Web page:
So, why would you ever own bonds if they might be a drag on long term performance? Because the relative stability of bonds dampens portfolio volatility, making it more likely that an investor will maintain their equity exposure and sleep better at night.

The Nexus North American Balanced Fund is designed to manage this issue. The Fund is managed to a 65% equity target. The balance of the portfolio is held in investment-grade bonds, with a small allocation to cash. The equities are comprised of approximately 40 North American equities managed in-house by the Nexus investment team, as well as an allocation to two global equity funds managed on our behalf by JP Morgan in London, U.K.

The active management of both the equities and fixed income components has yielded superior returns for the Fund compared to its passive benchmark (5% Canada T-bills, 30% FTSE Canada Universe Bond Index, 40% S&P/TSX Composite, 25% S&P 500 in C$). The Fund has also performed very well relative to its peers. In the most recent survey by Global Manager Research (GMR), of 126 Canadian-managed balanced funds, the Nexus North American Balanced Fund performed in the first quartile for each of the one-, three-, five- and ten-year periods ending January 31, 2022 (see chart).

The Fund established its first ten-year return number in August 2007 (the fund’s inception date was August 1997). At that time, the Fund’s 10-Year annual return was 7.2% annualized. At that rate of growth, a portfolio’s value doubles approximately every 10 years. With the subsequent passage of each month since August 2007, a new month of performance was added to the ten-year total, and one dropped off from the back end. The average of the “rolling” annualized ten-year returns of the Fund from August 2007 to January 2022 is 7.6%. At its worst (lowest return) point, in January 2009 in the midst of the Great Financial Crisis, the Fund’s annualized ten-year return was still 4.5% per year. This was comfortably ahead of the Fund’s benchmark 10-year return at that same point of 2.9% per year.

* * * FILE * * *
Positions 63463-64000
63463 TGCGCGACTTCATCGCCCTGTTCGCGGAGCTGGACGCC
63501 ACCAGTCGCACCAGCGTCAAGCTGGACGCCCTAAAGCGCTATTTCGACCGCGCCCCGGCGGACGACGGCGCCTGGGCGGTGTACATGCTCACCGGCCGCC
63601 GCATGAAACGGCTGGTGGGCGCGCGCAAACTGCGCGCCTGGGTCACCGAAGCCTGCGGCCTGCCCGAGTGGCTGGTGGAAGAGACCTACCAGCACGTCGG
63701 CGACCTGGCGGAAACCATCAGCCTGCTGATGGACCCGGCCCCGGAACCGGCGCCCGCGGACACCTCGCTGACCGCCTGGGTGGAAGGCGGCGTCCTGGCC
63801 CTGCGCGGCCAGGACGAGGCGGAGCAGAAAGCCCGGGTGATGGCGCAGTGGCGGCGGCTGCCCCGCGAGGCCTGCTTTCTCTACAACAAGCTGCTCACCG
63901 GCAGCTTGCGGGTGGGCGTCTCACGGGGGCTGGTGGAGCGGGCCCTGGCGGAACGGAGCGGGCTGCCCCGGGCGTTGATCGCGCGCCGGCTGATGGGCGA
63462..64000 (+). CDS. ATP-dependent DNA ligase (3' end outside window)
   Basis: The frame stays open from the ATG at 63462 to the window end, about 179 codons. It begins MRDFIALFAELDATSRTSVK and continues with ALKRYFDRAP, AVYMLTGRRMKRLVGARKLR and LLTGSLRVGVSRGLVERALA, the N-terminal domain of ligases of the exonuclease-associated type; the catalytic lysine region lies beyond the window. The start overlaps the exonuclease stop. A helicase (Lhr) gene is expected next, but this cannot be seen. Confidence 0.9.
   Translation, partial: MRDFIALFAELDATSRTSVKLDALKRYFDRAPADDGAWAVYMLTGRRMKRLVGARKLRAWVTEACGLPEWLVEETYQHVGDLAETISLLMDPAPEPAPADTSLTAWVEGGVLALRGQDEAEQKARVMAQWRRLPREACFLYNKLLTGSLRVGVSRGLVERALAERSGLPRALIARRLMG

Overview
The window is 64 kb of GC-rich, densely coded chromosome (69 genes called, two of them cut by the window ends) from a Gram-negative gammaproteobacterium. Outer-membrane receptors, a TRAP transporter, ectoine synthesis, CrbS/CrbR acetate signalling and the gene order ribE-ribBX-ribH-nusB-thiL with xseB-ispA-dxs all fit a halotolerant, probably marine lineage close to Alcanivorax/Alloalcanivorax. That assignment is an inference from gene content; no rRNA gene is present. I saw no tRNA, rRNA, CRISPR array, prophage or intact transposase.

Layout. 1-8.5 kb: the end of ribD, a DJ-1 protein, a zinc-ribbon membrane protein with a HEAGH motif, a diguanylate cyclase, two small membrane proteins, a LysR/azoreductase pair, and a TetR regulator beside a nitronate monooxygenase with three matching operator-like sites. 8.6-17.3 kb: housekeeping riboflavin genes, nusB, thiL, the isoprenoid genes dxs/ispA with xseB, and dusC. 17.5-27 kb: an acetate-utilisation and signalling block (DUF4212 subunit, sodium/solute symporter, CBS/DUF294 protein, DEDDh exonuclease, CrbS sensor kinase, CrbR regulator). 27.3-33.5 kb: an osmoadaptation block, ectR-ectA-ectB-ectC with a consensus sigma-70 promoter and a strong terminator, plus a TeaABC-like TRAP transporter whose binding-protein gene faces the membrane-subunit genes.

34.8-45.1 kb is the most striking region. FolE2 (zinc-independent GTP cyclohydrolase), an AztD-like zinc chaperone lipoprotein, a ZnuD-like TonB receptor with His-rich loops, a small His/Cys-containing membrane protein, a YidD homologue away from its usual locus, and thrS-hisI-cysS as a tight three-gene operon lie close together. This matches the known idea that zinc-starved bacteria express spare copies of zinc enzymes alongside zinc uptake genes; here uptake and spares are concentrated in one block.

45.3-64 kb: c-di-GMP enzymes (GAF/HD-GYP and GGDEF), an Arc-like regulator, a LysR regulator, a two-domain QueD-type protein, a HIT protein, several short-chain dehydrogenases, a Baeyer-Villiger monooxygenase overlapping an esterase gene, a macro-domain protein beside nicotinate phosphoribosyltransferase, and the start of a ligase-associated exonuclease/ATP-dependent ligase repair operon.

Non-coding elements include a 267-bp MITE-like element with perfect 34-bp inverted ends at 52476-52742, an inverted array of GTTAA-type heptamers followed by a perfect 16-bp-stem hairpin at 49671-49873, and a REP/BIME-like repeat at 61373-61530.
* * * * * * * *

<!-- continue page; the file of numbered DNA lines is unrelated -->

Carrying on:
At Nexus, the majority of our clients embrace a balanced approach to their portfolios. In many cases, we utilize a combination of our Equity and Income funds to best meet their specific personal and tax circumstances (and this combination of funds results in a portfolio that is substantially the same as our Balanced Fund). However, the Balanced Fund remains a simple and convenient way to save and invest for the long term. Not having to think about investment decisions frees up time to focus on other things. Let’s hope the other things become less troubling soon.

(1) Source: Historical Returns on Stocks, Bonds and Bills: 1928-2021.

(2) Nexus returns are shown prior to the deduction of management fees, but after deduction of all other expenses. Past performance is not indicative of future results.

(3) Balanced Fund market benchmark is 5% FTSE Canada 91 Day T-Bill Index, 30% FTSE Canada Universe Bond Index, 40% S&P/TSX, and 25% S&P 500 (in C$); rebalanced monthly.

(4) GMR Median returns are shown prior to the deduction of management fees, but after deduction of all other expenses. Past performance is not indicative of future results. Results from Global Manager Research Institutional Performance Report.

(5) Quartile information ranks the Nexus Balanced Fund return within the range of returns for the Global Manager Research’s Balanced Universe.